“I was bitten by it,” the man began explaining, while Jess helped wash the wound with a wet rag. Jess paused for a moment and quickly looked at Tod. They stared at each other in disbelief at his words.

“My light must have gone out while we slept. Next thing I know it crashed through a window and tried to pull me out of our cabin,” he explained, “I have no idea how I managed to break its grip… I found the girl cut up from the shratnal when the window burst. Poor kid.” he paused for a moment, and when he tried to continue, the trembling in his voice intensified with each word he spoke, “it got the love of my life a few weeks ago,” he began sobbing trying to restrain his volume seeing that the girl was now sleeping from sheer exhaustion, “I couldn’t save her. I still haven’t recovered from the sight of it. Thank god the girl hid away. It was horrifying!”

Jess put her hand on the man’s back as a gesture of comfort. Tod peered over at Jess with a look of annoyance, but when Jess noticed, he broke his gaze and proceeded to listen to the man’s account,

“The one person that kept me going is gone and twice now I’ve walked away with my life intact. I wish I hadn’t. I wish I was dead.” He concluded.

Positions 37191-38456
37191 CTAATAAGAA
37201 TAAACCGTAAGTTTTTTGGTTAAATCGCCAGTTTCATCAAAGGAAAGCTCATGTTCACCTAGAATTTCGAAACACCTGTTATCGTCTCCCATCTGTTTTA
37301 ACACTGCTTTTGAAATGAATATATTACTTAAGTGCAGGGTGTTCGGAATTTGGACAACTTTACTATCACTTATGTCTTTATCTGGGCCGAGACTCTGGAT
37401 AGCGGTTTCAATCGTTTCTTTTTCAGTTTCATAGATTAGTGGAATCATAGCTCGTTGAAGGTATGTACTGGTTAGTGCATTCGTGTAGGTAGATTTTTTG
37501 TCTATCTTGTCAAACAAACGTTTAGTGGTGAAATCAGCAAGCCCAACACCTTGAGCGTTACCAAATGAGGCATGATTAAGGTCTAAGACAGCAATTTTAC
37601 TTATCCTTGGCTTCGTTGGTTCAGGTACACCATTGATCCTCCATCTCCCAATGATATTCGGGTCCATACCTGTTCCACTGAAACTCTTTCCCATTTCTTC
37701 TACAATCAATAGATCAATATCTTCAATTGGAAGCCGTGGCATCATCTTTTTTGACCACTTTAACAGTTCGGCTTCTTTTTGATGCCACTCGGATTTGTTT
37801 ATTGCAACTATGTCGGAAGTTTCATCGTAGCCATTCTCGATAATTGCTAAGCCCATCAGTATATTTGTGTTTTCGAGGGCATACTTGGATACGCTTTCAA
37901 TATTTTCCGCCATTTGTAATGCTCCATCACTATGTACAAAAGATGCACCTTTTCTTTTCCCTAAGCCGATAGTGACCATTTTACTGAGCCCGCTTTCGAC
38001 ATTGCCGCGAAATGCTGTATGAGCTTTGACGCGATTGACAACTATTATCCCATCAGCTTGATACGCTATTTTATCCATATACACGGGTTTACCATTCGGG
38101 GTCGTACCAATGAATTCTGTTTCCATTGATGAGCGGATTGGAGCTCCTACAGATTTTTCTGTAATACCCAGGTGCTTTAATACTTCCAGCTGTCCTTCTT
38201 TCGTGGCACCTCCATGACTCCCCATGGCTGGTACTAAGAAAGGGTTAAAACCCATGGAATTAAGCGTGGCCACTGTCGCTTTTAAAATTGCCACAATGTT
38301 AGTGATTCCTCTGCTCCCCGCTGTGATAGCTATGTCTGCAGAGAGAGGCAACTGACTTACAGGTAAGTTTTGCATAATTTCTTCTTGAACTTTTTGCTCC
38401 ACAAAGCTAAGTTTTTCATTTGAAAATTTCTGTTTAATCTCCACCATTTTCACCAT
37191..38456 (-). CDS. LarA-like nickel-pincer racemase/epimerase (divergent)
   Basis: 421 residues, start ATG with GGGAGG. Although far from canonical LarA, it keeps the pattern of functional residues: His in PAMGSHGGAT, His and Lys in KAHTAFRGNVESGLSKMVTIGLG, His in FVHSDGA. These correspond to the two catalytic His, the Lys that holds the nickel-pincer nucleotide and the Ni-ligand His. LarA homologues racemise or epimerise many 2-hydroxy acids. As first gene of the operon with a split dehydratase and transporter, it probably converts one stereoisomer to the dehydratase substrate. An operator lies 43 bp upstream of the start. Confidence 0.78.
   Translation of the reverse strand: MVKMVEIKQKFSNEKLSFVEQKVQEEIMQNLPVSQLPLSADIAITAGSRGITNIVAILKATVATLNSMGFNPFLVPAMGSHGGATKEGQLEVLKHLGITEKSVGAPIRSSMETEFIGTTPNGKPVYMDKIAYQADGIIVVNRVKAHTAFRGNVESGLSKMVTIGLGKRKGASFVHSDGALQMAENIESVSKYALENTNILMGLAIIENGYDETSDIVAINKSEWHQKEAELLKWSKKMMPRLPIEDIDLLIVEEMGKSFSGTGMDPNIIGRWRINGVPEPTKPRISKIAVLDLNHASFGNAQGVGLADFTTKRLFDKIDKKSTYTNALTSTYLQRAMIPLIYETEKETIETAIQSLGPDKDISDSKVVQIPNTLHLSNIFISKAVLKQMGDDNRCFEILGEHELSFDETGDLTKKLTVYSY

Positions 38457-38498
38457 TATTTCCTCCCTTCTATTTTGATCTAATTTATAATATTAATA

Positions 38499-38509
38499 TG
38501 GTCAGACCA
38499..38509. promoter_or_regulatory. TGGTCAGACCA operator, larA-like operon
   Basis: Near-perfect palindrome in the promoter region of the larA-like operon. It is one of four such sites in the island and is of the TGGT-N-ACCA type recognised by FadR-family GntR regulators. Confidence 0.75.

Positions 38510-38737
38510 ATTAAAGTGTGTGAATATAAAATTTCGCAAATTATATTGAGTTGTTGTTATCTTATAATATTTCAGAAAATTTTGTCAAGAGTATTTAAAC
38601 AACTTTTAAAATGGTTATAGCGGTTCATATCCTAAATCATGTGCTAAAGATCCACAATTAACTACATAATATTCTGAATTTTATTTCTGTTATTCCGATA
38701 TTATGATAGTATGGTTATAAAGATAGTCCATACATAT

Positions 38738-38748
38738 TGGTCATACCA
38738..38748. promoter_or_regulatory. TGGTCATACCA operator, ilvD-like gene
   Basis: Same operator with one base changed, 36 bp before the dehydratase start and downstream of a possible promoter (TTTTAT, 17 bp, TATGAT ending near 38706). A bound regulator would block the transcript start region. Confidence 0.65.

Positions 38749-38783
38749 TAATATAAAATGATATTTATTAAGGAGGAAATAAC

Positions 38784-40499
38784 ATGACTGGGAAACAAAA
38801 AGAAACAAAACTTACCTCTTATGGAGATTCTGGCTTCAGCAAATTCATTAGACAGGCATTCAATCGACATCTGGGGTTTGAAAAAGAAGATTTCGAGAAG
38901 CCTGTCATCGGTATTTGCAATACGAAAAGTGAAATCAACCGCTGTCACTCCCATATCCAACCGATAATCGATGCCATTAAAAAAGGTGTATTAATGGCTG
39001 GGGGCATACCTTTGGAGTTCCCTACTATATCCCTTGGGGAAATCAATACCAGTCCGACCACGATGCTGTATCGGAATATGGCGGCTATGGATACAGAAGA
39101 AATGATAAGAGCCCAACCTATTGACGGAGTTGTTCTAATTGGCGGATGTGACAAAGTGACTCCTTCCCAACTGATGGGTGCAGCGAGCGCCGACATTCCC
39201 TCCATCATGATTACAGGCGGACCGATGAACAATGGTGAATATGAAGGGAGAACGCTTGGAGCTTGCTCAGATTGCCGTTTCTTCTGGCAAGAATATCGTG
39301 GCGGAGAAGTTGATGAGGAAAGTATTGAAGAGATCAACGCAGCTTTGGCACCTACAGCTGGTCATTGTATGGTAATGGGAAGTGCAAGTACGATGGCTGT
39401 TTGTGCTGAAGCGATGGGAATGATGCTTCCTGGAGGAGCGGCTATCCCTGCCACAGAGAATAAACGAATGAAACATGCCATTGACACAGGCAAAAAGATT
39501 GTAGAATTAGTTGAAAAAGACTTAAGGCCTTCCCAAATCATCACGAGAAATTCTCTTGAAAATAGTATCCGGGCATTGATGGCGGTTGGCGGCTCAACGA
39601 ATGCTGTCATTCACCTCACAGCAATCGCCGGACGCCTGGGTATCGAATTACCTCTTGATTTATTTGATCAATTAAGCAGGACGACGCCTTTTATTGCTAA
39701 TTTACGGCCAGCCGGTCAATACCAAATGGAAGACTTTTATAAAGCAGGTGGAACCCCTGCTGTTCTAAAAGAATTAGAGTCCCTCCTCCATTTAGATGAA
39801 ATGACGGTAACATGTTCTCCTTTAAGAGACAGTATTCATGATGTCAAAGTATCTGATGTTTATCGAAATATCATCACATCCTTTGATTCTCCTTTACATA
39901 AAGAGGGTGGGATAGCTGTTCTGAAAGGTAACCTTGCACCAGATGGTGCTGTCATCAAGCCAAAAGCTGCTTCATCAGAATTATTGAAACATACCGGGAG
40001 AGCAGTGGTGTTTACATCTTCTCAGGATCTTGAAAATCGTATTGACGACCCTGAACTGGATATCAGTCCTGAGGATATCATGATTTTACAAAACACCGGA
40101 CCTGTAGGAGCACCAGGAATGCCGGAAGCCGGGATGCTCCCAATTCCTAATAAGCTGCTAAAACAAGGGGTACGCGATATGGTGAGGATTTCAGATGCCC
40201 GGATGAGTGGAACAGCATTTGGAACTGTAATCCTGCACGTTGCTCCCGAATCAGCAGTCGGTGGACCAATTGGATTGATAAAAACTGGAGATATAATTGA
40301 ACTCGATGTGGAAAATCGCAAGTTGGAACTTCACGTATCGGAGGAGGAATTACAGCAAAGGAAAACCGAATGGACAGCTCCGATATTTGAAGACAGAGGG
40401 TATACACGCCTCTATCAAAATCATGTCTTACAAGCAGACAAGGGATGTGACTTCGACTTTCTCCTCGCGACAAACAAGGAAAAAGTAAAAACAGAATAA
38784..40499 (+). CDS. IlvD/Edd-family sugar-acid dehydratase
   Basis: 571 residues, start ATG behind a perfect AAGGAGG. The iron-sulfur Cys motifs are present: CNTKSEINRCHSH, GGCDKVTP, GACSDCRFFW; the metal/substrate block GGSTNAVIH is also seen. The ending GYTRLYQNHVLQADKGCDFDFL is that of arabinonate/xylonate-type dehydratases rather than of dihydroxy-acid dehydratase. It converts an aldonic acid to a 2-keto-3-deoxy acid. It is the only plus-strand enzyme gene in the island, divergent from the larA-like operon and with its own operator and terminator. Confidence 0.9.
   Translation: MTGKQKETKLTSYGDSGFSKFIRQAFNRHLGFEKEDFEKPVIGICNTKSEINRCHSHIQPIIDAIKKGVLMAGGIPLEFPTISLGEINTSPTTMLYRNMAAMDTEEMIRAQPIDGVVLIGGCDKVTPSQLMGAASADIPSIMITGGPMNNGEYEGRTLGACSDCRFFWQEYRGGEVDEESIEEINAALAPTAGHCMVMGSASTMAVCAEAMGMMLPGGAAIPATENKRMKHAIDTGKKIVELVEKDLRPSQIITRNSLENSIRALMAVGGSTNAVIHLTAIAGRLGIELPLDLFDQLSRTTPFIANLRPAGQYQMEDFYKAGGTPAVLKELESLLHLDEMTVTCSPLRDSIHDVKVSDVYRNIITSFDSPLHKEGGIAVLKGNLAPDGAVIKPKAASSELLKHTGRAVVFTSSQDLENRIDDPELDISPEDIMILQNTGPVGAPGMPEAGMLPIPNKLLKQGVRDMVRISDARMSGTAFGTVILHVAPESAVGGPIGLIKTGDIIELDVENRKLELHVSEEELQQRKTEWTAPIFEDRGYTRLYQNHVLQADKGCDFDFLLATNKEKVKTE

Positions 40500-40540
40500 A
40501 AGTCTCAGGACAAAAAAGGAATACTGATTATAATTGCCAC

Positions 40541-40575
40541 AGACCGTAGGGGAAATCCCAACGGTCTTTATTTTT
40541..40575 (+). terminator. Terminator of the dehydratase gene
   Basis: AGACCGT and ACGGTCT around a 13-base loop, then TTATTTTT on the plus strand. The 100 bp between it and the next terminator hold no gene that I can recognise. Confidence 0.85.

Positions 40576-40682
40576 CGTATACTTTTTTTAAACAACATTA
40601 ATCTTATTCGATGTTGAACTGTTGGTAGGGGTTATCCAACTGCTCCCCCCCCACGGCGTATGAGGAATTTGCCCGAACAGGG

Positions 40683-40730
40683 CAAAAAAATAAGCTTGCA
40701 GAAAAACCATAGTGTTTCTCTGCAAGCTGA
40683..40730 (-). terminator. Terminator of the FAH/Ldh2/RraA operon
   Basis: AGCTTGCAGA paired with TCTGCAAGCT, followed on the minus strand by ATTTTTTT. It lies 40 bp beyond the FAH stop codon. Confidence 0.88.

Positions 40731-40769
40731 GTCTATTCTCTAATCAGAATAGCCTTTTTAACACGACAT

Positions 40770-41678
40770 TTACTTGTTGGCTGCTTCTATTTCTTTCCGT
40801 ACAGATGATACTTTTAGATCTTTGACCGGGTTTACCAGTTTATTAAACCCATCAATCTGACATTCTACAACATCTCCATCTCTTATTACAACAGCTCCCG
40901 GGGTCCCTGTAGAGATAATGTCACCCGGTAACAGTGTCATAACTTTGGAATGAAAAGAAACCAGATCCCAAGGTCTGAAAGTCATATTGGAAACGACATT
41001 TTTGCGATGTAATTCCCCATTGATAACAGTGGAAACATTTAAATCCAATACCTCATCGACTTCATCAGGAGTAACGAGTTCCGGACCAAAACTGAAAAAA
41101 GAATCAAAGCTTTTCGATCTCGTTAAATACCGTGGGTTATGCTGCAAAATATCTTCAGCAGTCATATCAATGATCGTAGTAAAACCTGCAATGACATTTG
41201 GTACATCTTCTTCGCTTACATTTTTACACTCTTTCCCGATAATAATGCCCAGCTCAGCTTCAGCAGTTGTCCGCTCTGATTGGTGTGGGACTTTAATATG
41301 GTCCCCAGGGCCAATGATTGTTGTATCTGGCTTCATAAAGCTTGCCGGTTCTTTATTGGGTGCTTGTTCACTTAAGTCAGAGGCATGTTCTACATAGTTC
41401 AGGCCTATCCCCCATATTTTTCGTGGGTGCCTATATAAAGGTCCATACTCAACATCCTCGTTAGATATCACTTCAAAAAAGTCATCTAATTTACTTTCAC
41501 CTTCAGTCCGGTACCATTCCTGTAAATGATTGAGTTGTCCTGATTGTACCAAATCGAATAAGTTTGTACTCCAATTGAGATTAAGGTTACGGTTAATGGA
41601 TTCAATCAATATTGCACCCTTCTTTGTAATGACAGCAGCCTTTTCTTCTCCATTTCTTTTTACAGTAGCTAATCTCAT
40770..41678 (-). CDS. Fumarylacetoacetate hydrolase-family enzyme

“Hey,” Tod solemnly interjected, “Don’t do that. You can’t think like that. You’ve kept your little one alive and that’s what matters now.”

“We’ve all lost loved ones.” Jess added. The man was comforted by their kind efforts while he whipped his eyes and nose with his sleeve.

“It’s good you two still have each other,” he said. Tod and Jess looked at each other again, this time with a knowing look.

That look was interrupted when, suddenly, the man collapsed onto the floor. Tod and Jess hurried to help him up, suddenly realizing just how malnourished he actually was. They shared some dried fruit they had stored up before helping him into bed, where he promptly passed out from sheer exhaustion, alongside the girl.

A few hours later, around the time the monster usually hid away, Tod ventured out to the nearby village in search of supplies. Jess stayed behind with the man and girl, partially concealing a revolver in her jeans, which helped her feel more secure in the presence of her new company. With the dim lantern in her hand she walked throughout the cabin taking note of their inventory, often looking back at the two strangers, asleep on her bed.